Immigration Exam

Immigration Exam
When immigrating to the United States, the U.S. Public Health Service has certain medical clearances necessary for a green card. Both Dr. Mirela Mircea and Dr. Vivian Lugo-Eschenwald of Family Medicine Associates of Alexandria in Alexandria, Virginia are designated as civil surgeons by the US Citizenship and Immigration Service, necessary for performing the green card health exam. Call FMAA today to schedule an appointment.

Immigration Exam Q & A

Family Medicine Associates of Alexandria

What medical testing is needed to get a green card?

To qualify for lawful permanent residence in the United States, a person must show they’re not a threat to public health. Not every doctor can perform the medical testing needed by immigration officials. There are required steps for this exam. A doctor must be certified as a civil surgeon by immigration officials. Civil surgeons receive special training and get regular updates so that they're on top of any current issues that may affect people qualifying for green cards. FMAA specializes in providing this service to the diverse population in the Alexandria, Virginia area.

During the green card physical, what does the civil surgeon check?

You’ll be talked through your medical history, including your vaccination record. A physical examination, including a blood test and chest X-ray, is done to check your health status. Children under age 15 generally don’t have to take a blood test or have an X-ray. Pregnant women may request a delay in the X-ray.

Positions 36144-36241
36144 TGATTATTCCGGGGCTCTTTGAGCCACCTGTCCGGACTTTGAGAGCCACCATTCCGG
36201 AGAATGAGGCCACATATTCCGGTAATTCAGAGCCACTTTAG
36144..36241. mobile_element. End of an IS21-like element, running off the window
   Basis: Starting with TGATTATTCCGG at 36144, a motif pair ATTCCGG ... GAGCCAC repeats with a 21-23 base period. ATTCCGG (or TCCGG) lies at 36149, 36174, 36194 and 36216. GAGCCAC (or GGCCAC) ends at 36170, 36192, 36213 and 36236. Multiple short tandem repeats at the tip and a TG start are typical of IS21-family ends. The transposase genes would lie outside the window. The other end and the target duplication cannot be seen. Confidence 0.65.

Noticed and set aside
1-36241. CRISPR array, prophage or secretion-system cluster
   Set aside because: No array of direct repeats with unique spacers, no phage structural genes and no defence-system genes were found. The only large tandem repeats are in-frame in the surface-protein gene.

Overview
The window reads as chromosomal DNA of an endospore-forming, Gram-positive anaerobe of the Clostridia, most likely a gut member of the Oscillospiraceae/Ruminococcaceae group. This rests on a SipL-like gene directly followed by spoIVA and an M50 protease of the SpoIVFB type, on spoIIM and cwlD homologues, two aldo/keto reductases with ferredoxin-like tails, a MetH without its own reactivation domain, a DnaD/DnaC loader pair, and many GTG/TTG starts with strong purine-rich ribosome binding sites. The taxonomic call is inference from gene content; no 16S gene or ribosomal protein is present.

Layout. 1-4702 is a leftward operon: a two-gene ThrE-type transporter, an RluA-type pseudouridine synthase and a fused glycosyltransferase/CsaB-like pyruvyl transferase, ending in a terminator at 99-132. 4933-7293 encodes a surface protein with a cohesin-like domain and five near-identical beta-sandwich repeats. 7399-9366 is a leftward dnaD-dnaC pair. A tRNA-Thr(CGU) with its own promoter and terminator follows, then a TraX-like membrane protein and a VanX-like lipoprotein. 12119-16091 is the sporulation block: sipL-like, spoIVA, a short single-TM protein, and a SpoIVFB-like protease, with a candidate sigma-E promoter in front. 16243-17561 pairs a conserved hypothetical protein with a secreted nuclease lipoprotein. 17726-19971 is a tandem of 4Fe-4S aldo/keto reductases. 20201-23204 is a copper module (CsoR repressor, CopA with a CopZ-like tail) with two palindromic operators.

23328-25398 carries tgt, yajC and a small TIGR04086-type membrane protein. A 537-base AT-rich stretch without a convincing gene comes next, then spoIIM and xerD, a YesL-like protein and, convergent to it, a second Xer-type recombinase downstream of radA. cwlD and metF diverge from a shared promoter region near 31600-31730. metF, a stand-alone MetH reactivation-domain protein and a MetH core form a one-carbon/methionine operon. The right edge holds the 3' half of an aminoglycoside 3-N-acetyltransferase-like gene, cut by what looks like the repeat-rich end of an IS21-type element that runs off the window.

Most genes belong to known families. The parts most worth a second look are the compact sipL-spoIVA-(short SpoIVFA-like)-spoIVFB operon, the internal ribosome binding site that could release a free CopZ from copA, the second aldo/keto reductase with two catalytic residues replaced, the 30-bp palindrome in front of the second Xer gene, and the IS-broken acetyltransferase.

The physical exam assesses your health by checking:

  • Eyes, ears, nose, and throat
  • Arms and legs
  • Heart and lungs
  • Abdomen
  • Lymph nodes
  • External genitalia
  • Skin

After reviewing your immunization record, you may receive further vaccinations to fill gaps. These could include vaccines for flu, hepatitis, measles, whooping cough, mumps, polio, tetanus, and rubella, among others.

What conditions may jeopardize a green card?

The immigration medical isn’t a comprehensive medical exam. The civil surgeon only looks for evidence of certain disorders designated under the Immigration and Nationality Act. This includes certain communicable diseases, such as tuberculosis, infectious leprosy, and some venereal diseases. Physical or mental disorders that pose a threat to the individual or public may also be a reason for denial of entry. Signs of drug abuse or addiction may make an applicant inadmissible to the United States on medical grounds.

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